- Week 1: The Truth about Data Breaches walked through the Equifax breach and how to protect your identity after this breach.
- Week 2: Focused how to protect SCL Health confidential information such as patient and credit card information.
- Week 3: Explained Social Engineering and how to not fall victim to a scam at work or at home.
- In week 4 we are focusing on how to help others secure themselves. This may be a parent, a child, a neighbor, or anybody who does not feel comfortable in how to securely use technology.
Many of us feel comfortable with technology, to include how to use it safely and securely. However, other friends or family members may not feel so comfortable. In fact, they may be confused, intimidated, or even scared by it. This makes them very vulnerable to today’s cyber attackers. Cyber security at home does not have to be scary, and you can help guide them in understanding the basics.
Five Simple Steps
Here are five simple steps you can take to help others overcome those fears and securely make the most of today’s technology.
- Social Engineering: Social engineering is a common technique used by cyber attackers to trick or fool people into doing something they should not do, such as sharing their password, infecting their computer, or sharing sensitive information. This is nothing new. Scams and con artists have existed for thousands of years. The only difference now is bad guys are applying these same concepts to the Internet. You can help others by explaining to them the most common clues of a social engineering attack, such as when someone creates a tremendous sense of urgency, when something is too good to be true, or when a cyber-attacker pretends to be someone you know but their messages don’t sound like them. Share examples of common social engineering attacks, such as phishing emails or the infamous Microsoft tech-support phone calls. If nothing else, make sure family members understand they should never give their password to anyone or allow remote access to their computer.
- Passwords: Strong passwords are key to protecting devices and any online accounts. Walk your family members through how to create strong passwords. We recommend passphrases, as they are the easiest to both type and remember. Passphrases are nothing more than passwords made up of multiple words. In addition, help them to install and use a password manager. It is important to have a unique password for each of your devices and accounts. Finally, help them enable two-step verification (often called two-factor authentication) for important accounts. Two-step verification is one of the most effective steps you can take to secure any account.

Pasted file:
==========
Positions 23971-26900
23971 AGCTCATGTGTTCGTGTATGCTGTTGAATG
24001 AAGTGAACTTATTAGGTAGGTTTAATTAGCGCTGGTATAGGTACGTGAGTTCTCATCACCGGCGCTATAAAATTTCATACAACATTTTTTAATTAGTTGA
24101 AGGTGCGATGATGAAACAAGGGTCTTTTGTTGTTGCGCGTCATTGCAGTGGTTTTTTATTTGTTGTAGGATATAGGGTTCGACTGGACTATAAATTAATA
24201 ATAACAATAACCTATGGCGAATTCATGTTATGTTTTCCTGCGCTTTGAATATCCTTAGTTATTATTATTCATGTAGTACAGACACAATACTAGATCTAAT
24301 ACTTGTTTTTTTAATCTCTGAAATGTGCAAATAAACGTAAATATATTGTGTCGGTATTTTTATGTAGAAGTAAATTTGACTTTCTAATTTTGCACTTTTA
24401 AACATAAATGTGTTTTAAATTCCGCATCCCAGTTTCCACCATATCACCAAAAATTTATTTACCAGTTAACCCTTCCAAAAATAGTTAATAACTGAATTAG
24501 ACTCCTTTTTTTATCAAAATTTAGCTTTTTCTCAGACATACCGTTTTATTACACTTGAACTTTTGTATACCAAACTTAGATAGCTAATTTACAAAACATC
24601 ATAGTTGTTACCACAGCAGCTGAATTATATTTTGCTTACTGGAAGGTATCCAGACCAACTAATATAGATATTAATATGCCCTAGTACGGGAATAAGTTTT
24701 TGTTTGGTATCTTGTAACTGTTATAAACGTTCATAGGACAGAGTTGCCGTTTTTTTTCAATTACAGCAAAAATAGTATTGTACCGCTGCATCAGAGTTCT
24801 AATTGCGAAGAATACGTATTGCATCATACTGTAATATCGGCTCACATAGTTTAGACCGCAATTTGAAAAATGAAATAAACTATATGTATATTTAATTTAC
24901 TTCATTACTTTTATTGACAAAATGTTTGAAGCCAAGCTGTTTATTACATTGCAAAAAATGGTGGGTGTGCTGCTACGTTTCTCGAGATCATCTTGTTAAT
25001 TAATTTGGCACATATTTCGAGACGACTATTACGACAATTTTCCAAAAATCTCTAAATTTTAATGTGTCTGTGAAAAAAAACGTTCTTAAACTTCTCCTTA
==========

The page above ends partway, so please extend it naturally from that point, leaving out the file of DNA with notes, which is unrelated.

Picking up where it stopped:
- Patching: Keeping systems current and fully up-to-date is a key step anyone can take to secure their devices. This is not only true for your computers and mobile devices, but anything connected to the Internet, such as gaming consoles, thermometers, or even lights or speakers. The simplest way to ensure all devices are current is to enable automatic updating whenever possible.
- Anti-Virus: People make mistakes. We sometimes click on or install things we probably should not, which could infect our systems. Anti-virus is designed to protect us from those mistakes. While anti-virus cannot stop all malware, it does help detect and stop the more common attacks. As such, make sure any home computers have anti-virus installed and that it is current and active. In addition, many of today’s anti-virus solutions include other security technology, such as firewalls and browser protection.
- Backups: When all else fails, backups are often the only way you can recover from mistakes (like deleting the wrong files) or cyber-attacks, like ransomware. Make sure family and friends have a file backup system in place. These solutions make it easy not only to back up data, but to recover it.
Enterprise Information Security hopes you found the information presented during this year’s Cybersecurity Awareness Month useful and helpful. You can view other cyber education topics on our page on The Landing or via HealthStream. It is our intent to not only educate to protect SCL Health but your family and home from cyber-attacks that can have a large impact on your personal life and finances.
Thank you for all you do in protecting SCL Health and our patients from data breaches! If you have questions please reach out to firstname.lastname@example.org.